Bills draft Iowa DE AJ Epenesa, Utah RB Zack Moss

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BUFFALO, N.Y. (AP)The Buffalo Bills addressed their defensive pass-rush and offensive rushing needs with their two picks in the NFL draft Friday night.

Buffalo opened by selecting Iowa defensive end A.J. Epenesa, who led the Big Ten with 10 1/2 sacks as a junior last season, with the 54th pick. The Bills then followed up by choosing Utah running back Zack Moss at No. 86.

Epenesa’s selection was Buffalo’s first of the draft after the Bills traded four picks, including their first-rounder (22nd overall), to acquire receiver Stefon Diggs from Minnesota last month.

Having addressed many of Buffalo’s immediate needs in free agency and with Diggs’ addition, general manager Brandon Beane approached the draft with the objective of targeting the best player available rather than filling a positional roster spot.

And yet, both additions did fill depth needs for Buffalo.

Upgrading the pass rush was considered a partial need for Buffalo, given that returning starters Jerry Hughes and Trent Murphy will both be 30 or older before the end of this year.

Listed at 6-foot-5 and 275 pounds, Epenesa was a three-year starter at Iowa, and joins a Bills defense that lost backup pass-rusher Shaq Lawson in free agency last month. The Bills did address Lawson’s departure by signing Mario Addison in free agency.

A scouting report posted on referred to Epenesa as having ”average instincts against the run, and is a step slow to shed, but he’s strong at the point and does his job.” He was also noted for having a strong bull rush. Overall, he had 26 1/2 sacks and forced nine fumbles in 37 career games.

At 5-foot-9 and 205 pounds, Moss has the potential to play a complementary role to Devin Singletary, who supplanted LeSean McCoy and Frank Gore to become the Bills starter last seaosn.

Moss set six school records – including most career yards rushing (4,067) and career touchdowns rushing (38) – in completing his four-year career at Utah. Last season, he led the Pac-12 with 15 touchdowns and 1,416 yards rushing to earn the conference player of the year honors.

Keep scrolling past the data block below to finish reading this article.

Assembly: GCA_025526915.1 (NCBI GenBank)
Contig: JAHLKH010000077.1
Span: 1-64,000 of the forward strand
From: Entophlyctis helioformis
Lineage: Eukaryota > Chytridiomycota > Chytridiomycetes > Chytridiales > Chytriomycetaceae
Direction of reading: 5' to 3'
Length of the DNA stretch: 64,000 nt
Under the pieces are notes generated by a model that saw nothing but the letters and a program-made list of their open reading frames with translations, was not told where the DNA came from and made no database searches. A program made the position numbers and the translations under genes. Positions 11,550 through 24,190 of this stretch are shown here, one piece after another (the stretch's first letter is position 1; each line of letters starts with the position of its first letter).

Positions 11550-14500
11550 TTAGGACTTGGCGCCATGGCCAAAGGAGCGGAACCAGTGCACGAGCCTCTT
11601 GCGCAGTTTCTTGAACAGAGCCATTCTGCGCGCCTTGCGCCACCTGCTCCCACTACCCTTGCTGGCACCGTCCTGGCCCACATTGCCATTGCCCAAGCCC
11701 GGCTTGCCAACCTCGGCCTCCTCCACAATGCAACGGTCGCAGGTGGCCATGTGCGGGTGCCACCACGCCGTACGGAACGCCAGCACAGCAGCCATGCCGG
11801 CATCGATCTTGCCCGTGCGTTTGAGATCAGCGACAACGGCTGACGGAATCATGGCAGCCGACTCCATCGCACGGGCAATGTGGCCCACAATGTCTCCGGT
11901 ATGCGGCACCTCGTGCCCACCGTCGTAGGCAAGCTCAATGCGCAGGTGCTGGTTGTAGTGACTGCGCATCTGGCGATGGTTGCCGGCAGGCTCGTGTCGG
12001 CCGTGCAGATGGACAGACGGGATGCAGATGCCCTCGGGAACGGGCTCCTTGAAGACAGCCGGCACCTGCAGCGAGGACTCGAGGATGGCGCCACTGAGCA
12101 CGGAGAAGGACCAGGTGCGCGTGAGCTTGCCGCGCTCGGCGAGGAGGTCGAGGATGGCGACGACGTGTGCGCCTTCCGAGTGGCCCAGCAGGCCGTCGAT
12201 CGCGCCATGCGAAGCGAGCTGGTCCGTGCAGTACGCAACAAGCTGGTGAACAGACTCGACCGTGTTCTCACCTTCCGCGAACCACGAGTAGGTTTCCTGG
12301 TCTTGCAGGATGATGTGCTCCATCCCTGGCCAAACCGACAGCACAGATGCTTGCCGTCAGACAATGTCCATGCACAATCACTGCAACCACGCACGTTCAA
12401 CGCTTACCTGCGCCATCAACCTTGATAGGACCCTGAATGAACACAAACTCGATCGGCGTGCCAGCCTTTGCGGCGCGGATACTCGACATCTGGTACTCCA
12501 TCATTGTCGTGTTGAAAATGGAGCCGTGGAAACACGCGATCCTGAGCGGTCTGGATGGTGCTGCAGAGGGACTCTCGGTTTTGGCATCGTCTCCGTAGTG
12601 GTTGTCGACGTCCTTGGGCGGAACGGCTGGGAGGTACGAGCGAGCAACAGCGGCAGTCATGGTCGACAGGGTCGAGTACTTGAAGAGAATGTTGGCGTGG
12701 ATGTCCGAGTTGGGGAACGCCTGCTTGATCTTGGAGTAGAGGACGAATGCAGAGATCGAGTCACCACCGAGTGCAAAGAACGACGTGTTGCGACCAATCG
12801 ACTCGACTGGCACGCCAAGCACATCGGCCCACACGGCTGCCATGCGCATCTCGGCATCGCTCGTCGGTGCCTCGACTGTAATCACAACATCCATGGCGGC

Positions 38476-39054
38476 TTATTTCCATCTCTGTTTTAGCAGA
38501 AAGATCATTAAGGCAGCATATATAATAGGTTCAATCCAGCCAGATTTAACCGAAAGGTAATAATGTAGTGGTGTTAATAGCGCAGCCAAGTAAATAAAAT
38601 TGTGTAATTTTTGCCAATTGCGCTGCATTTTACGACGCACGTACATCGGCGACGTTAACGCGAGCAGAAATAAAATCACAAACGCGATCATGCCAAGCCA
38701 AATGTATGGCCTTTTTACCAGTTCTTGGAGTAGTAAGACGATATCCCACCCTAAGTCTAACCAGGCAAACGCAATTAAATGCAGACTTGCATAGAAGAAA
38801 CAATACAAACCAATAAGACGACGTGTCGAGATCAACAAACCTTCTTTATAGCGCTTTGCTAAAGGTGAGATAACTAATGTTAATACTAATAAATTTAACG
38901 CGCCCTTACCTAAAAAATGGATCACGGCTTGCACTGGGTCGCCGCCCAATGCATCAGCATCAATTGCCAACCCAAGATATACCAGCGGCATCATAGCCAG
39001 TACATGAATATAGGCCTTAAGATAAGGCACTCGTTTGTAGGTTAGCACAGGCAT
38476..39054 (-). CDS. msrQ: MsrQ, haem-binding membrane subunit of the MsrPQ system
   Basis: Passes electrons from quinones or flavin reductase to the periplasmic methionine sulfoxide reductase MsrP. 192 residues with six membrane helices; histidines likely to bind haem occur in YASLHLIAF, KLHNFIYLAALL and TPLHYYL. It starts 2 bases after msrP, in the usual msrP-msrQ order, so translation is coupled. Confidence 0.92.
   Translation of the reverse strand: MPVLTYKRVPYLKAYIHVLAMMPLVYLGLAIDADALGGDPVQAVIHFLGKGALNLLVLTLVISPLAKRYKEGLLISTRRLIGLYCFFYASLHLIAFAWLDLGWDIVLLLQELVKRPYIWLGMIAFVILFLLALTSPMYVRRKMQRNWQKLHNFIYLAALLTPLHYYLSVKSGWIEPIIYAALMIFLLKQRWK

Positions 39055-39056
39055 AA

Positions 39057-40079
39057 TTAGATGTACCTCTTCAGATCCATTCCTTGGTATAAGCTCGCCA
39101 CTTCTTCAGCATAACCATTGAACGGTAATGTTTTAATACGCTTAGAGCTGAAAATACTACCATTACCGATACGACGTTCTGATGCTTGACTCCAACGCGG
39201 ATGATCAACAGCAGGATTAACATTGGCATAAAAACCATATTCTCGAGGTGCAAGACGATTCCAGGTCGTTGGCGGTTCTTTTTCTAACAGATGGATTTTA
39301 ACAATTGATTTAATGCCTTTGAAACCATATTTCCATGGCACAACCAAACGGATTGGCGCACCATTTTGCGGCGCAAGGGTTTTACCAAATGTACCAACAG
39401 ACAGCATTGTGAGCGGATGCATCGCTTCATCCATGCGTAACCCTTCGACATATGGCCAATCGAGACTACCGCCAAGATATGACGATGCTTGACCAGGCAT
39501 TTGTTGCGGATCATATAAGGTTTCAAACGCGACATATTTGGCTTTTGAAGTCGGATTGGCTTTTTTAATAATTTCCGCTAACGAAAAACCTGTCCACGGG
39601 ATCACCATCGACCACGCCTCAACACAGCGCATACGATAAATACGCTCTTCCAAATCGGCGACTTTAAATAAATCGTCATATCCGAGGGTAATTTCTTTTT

Barring trades, Buffalo had five picks remaining over the final four rounds Saturday, with their next coming at No. 128.

Expectations are on the rise in Buffalo. A majority of the roster returns intact from a team coming off a 10-6 finish that qualified the Bills for the playoffs for the second time in three years.

The continuity has led to a belief of the Bills being in a prime position to challenge the New England Patriots for the AFC East title this season. The Patriots, who have won 11 straight division titles and 17 of the past 19, are suddenly in flux with quarterback Tom Brady leaving for Tampa Bay.

Beane certainly appears to be taking an all-in approach, given his bold move to acquire Diggs and address what he considered the team’s biggest offseason priority. Diggs provides the Josh Allen-led offense a trio of proven receivers, rounded out by John Brown and Cole Beasley.

Beane spent free agency shoring up needs on a defense that’s been among the NFL’s stingiest over the past two years. The Bills allowed the third-fewest yards in the league last season, a year after ranking second.

Buffalo’s additions also included defensive tackle Vernon Butler, linebacker A.J. Klein and cornerback Josh Norman after losing only two regulars in free agency – Lawson and Jordan Phillips – and with linebacker Lorenzo Alexander choosing to retire.

The offense remains the team’s most pressing concern. It’s a unit that finished 24th among NFL teams in yards gained, 26th in yards passing and 23rd in points. Buffalo scored 20 or fewer points 11 times last season, including a 22-19 overtime wild-card loss at Houston.

The playoff loss to the Texans stung in how Buffalo blew a 16-0 third-quarter lead.

Though the defense was unable to hold the Texans in check, Beane placed most of the blame on Allen and the offense, which squandered numerous scoring opportunities in the second half and overtime.

Allen enters his third season still facing questions about his accuracy. Though his completion percentage jumped to 58.8, six points over his rookie season, Allen still finished 32nd last year. He did have 20 touchdowns passing, doubling his production from the previous year, and nine interceptions, three fewer than his rookie season.

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